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Sunday, 28 July 2013

APCDiaries: Why the alliance is afraid of a new INEC letter, Clue: it’s about the acronym

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Senior officials of the Independent National Electoral Commission met on Thursday in Abuja over the All Progressives Congress’ application for registration. This is the meeting’s debrief.
The resolution, as shown in the minutes of the meeting is that the three merging parties – the Action Congress of Nigeria, Congress for Progressive Change and All Nigeria Peoples Party – should look for another name if their merger application would sail through.
This has reportedly created a new wave of apprehension within the ranks of the merging parties and they view it as yet another plot to scuttle the merger.
A reliable source within the opposition who confirmed this new twist in the APC’s registration process, told ThisDay that INEC based its decision on the pending court case instituted by one of the rival political associations, the African People’s Congress challenging the APC application.
“We heard that INEC at its last meeting on our registration resolved to contact us through a letter that would be sent to us on Monday to inform us that they cannot finalize our registration because the issue of the acronym is in court and then advise us to look for another name.
“This is a plot not to register us and it is an afterthought. Part of the plot is to ensure that nothing happens until September because the courts are going on vacation,” the source who pleaded for anonymity added.
The APC source said, “The truth is no court or judge has barred INEC from registering the APC. It is just court filings by a lawyer of a group.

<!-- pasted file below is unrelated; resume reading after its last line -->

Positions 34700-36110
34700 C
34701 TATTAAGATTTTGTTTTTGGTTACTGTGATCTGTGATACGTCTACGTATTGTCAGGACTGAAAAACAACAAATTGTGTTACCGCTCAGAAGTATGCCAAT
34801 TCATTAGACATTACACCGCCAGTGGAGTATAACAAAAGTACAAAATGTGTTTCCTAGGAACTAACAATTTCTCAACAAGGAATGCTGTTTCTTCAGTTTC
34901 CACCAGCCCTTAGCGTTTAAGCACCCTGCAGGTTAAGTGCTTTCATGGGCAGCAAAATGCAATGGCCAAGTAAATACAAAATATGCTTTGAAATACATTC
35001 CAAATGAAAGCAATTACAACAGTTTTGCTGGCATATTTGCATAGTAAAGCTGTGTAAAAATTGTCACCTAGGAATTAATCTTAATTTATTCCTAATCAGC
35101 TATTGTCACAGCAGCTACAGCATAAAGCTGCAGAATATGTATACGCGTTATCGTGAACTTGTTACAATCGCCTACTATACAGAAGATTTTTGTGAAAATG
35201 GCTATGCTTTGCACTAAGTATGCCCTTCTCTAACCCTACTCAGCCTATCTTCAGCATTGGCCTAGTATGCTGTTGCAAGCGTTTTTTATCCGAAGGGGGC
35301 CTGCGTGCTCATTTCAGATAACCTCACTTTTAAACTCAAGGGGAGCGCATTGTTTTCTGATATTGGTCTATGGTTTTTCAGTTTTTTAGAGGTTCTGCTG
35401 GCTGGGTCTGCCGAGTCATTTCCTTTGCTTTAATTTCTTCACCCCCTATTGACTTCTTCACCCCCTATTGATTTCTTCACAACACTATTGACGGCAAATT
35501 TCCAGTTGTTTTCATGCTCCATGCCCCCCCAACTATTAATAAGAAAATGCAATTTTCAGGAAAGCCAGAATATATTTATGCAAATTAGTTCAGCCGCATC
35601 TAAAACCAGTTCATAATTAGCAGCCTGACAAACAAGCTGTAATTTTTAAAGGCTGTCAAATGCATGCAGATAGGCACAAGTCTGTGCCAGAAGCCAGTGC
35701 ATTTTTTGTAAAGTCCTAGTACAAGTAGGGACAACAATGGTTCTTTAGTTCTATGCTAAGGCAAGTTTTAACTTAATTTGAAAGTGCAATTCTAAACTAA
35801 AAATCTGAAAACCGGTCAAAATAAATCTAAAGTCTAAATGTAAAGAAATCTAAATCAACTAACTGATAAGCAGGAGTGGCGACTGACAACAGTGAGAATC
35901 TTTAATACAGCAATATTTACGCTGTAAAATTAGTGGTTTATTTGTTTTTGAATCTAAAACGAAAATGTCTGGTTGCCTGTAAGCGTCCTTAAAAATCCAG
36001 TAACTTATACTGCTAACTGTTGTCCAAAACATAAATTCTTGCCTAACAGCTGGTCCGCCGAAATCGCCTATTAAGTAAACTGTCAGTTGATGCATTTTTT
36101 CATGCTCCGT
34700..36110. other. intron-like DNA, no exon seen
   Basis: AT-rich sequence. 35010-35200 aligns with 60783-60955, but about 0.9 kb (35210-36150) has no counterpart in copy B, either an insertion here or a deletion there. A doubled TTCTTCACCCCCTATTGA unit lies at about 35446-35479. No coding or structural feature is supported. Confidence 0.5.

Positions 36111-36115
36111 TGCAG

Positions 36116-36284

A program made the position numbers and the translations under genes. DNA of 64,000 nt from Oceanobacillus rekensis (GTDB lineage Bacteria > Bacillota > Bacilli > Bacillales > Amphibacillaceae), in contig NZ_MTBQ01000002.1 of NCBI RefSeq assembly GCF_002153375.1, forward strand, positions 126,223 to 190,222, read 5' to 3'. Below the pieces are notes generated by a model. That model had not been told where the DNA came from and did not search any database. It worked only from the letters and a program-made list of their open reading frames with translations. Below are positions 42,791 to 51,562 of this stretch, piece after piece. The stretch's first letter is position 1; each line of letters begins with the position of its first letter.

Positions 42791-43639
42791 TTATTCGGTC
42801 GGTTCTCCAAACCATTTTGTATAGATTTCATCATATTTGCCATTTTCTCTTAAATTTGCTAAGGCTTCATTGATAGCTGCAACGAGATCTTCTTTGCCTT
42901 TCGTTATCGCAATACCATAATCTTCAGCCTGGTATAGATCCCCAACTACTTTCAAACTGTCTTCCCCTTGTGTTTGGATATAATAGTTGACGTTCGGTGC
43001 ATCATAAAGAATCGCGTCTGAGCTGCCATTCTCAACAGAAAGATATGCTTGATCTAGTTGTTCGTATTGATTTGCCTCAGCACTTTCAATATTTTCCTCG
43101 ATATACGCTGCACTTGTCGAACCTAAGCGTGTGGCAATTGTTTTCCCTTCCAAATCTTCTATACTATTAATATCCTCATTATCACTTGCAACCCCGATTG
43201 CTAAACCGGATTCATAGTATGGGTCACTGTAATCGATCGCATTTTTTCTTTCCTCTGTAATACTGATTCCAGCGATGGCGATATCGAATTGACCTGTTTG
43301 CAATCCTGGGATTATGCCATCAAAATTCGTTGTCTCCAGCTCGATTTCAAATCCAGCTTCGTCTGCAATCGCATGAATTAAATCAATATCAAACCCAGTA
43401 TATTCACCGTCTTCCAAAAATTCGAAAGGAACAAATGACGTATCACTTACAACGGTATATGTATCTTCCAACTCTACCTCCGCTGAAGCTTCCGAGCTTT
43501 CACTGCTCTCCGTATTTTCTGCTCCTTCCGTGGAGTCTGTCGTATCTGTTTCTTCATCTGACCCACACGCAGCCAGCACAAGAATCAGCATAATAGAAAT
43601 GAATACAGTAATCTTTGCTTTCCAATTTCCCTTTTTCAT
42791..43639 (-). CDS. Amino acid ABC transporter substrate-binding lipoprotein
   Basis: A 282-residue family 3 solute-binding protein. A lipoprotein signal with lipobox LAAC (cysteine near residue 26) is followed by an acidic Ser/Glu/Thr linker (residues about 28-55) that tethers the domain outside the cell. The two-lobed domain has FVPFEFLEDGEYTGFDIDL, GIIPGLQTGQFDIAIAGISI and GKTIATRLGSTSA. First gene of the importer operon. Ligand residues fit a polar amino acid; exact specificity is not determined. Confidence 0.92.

The source also hinted that INEC picked Monday to send the letter, “in order to beat the 30-day deadline spelt out in the Electoral Act 2010 (as amended), which would have automatically conferred registration on APC.”
Section 84 (4) of the Electoral Act stipulates that: “On receipt of the request for merger of political parties, the commission shall consider the request and, if the parties have fulfilled the requirements, of the Constitution and this Act, approve the proposed merger and communicate its decision to the parties concerned before the expiration of 30 days from the date of the receipt of the formal request.
“Provided that the commission fails to communicate its decision within 30 days the merger shall be deemed to be effective.”
All of these amount to sobering news for the APC. To them, INEC’s sudden change of heart on this matter is unwelcome and unacceptable. Hence, they will not take this lying down.
The ThisDay report says that party officials will kick against the decision of the electoral body to demand a change in their name on the grounds of a ‘mere’ notice of a court case without any backing injunction or pronouncement.
It will be recalled that barely a week after the opposition had approached INEC for the registration of the APC, a rival group, the All Progressive Congress  of Nigeria (APCN) threatened to sue the commission for daring to register any group with the acronym, APC.
Listening to INEC spokesman, Kayode Idowu on this issue, you’d be forced to think that the opposition is dreaming.
“The commission conducts its affairs based on the provisions of the law and not on speculation. If anybody said a letter had been written asking the merging parties to change the name of APC, then that person should produce such a letter.”

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